When tax work comes in it is put into a drawer until it is scanned. Every document in our office is scanned and backed up daily to a third party, off-site administrator. Some data is backed up every 15 minutes and some is backed up at night. Everything is backed up in 24 hours or less regardless.
We still use legal paper as a check-mark system to assure each step was handled properly on each tax return. If the tax return does not need a certain task a note is made. When a client picks up their tax return the line after their name should be filed almost to the end. When the tax return is e-filed and accepted the line for that client should be completed. We also include a checkbox for invoicing and payment. If we are not going to get paid we might wish to consider a different line of work.
Back to the open cupboard doors. If any slot (there are 6 if it is hard to see in the photo) overflows we have a filing cabinet to handle the short-term overflow issues. Starting at the top right the slots are labeled: pending, review, e-file, ACK rec’d, drop off, and print. The details for each slot are as follows:
- Pending: Files in this slot are for tax returns started, but we are waiting for more documentation from the client. As you can see we still have a few files there in late October. Some clients are slow.
- Review: Most tax returns are reviewed and I look at all but the simplest of tax returns before e-filing. Even my work is reviewed. I might be good, but I want a second set of eyes holding me accountable.
- E-file: This slot has the signed e-file forms. All signed e-file forms are filed before I leave at night, no exceptions.
- ACK rec’d: ACK is the indicator the IRS provides when a tax return is filed and acknowledged. Once a return get an “A” indicator for accepted, it is scanned into the electronic filing cabinet and the hard copy destroyed.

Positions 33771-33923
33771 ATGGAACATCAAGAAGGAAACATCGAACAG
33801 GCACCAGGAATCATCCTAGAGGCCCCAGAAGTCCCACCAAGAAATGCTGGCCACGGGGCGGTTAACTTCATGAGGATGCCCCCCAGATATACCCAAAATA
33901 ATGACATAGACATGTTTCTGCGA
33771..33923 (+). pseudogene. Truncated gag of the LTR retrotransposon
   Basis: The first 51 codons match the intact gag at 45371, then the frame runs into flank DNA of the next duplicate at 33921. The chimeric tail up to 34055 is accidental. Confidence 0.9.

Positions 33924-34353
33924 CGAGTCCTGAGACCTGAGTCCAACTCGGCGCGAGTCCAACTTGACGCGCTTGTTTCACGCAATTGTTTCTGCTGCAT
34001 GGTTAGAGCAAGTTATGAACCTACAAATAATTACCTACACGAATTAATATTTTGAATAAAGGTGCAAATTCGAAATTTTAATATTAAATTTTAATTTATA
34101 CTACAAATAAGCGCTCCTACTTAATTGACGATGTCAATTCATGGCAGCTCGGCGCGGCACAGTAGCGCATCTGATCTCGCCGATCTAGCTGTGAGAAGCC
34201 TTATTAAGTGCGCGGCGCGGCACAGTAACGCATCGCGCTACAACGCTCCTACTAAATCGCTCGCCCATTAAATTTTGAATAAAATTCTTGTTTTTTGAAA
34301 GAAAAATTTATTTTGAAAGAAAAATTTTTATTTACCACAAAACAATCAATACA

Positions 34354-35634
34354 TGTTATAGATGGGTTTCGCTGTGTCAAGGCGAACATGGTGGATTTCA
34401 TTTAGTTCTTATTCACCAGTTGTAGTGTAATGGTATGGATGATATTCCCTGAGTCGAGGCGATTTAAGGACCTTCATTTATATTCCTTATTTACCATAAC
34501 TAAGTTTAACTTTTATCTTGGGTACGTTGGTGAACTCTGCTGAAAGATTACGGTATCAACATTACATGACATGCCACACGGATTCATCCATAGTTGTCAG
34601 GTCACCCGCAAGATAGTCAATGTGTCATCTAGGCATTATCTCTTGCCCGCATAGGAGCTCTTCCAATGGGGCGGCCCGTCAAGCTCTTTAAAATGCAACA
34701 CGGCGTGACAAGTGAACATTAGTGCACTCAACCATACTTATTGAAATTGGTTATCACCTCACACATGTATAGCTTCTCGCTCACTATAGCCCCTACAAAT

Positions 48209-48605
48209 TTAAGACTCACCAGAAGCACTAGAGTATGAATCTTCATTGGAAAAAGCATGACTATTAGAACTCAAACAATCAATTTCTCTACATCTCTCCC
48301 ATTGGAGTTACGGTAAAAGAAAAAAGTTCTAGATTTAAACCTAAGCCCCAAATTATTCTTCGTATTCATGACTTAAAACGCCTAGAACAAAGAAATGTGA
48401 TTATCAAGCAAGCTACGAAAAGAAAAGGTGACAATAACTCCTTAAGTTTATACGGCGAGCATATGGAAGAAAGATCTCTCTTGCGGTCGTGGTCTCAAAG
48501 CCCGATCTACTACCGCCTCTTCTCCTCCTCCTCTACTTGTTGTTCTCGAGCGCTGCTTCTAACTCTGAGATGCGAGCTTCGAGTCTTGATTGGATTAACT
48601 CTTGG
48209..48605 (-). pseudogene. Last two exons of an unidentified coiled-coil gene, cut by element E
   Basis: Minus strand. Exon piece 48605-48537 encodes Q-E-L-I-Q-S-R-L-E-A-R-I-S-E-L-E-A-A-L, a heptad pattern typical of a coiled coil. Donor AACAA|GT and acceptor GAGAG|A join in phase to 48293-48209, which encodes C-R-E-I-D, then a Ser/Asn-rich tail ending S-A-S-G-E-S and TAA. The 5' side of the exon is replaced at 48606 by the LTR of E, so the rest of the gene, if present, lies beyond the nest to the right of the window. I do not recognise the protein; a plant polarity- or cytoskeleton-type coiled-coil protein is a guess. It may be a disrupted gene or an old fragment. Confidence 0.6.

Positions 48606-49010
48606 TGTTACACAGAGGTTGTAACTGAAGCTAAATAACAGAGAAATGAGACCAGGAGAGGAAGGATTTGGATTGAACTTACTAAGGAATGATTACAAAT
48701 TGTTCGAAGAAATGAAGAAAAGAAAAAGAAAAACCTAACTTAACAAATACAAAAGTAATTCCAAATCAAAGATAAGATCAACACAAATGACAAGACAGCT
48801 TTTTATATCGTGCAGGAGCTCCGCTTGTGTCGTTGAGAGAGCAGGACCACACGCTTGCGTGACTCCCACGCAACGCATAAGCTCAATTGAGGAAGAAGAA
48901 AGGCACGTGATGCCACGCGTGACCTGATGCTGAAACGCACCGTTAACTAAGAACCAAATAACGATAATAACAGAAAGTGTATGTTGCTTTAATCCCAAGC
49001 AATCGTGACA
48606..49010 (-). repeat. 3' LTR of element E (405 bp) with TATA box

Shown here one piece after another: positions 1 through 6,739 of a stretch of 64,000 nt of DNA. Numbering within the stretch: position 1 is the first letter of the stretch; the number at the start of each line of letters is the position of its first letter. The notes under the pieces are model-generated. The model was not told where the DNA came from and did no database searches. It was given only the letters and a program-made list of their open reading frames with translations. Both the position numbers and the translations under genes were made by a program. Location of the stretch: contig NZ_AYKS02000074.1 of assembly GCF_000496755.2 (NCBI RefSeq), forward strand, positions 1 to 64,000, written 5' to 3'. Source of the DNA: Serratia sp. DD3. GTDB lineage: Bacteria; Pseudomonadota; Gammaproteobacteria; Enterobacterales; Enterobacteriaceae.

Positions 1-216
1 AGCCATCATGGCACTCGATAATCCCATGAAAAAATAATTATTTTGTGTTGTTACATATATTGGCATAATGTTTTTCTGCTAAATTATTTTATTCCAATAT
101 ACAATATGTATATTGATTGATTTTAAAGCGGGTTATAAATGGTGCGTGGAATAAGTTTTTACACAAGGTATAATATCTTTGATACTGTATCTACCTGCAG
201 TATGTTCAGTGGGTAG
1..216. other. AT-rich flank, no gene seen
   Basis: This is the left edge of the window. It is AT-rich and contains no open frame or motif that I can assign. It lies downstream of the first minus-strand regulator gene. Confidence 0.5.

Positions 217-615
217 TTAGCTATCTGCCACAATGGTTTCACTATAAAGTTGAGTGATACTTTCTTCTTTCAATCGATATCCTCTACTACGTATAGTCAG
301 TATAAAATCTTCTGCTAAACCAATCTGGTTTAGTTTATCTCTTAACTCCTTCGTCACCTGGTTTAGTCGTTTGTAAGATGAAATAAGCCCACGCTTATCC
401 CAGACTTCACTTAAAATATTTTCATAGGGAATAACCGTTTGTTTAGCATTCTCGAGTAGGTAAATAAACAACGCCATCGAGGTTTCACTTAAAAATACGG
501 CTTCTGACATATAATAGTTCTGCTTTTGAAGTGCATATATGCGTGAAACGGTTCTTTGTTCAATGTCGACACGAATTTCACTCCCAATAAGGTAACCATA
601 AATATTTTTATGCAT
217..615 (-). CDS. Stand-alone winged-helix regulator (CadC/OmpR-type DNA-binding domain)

- Drop off: These are dropped off returns awaiting scanning.
- Print: This slot is for completed tax returns ready for printing. The client gets a hard copy; we keep a PDF copy.
The A, B, C drawer is where all tax returns go waiting for an accountant to take them in. Any accountant can prepare an “A” return and a review is unnecessary. Most tax returns are classified as “B”. Any preparer can enter the data, but the return must be reviewed. “C” returns must run through my desk. Only very experienced preparers can touch these returns and are always given a full review by me. If I handle the original preparation of a “C” return, I review the work again after a second preparer reviews my work. “C” returns always have special issues.
To Infinity and Beyond!
Of course, the world changed everything on me then. This blog and several Mr. Money Mustache mentions increased the volume of work and the number of “C” returns. I am only one guy and like my free time for creative thought, reading, and, oh yeah, family.
Half my clients no longer reside in Wisconsin. More work arrives via email and the web portal than ever before. Demand for my time has also exploded.
All these changes are forcing me to once again rethink workflow in the office. The ultimate goal is accuracy at the fastest pace, but it also now includes determining how it will affect my personal life (as if I had one before). Time is at a premium. It is hard finding tax professionals who burn as hot as I do. No bragging, experience gives me an edge. Most tax pros either retire by now, burnout (a real risk for me), or devolve into data processors.
Thirty years ago my practice was a tax office. Ten to fifteen years ago it evolved into an accounting office with CPAs offering tax, accounting, payroll, bookkeeping, and consulting. Today my practice is turning into a quasi-communications company with tax and consulting the focus.
It has been a hell of a ride. Many of the changes I never imagined until they dropped in my lap. Life (and business) are like that. You have to go with the flow and be ready for anything. Demand for my time is the highest it has ever been. In the past I would speak publicly maybe five times a year; I get that many requests a month now and the pace is quickening. I enjoy public speaking so no problems there. The real issue is determining what I give up to do the speaking.
And I am slowly learning to use the word “no” a lot more now. I hate it with a passion. But it time for me to grow up.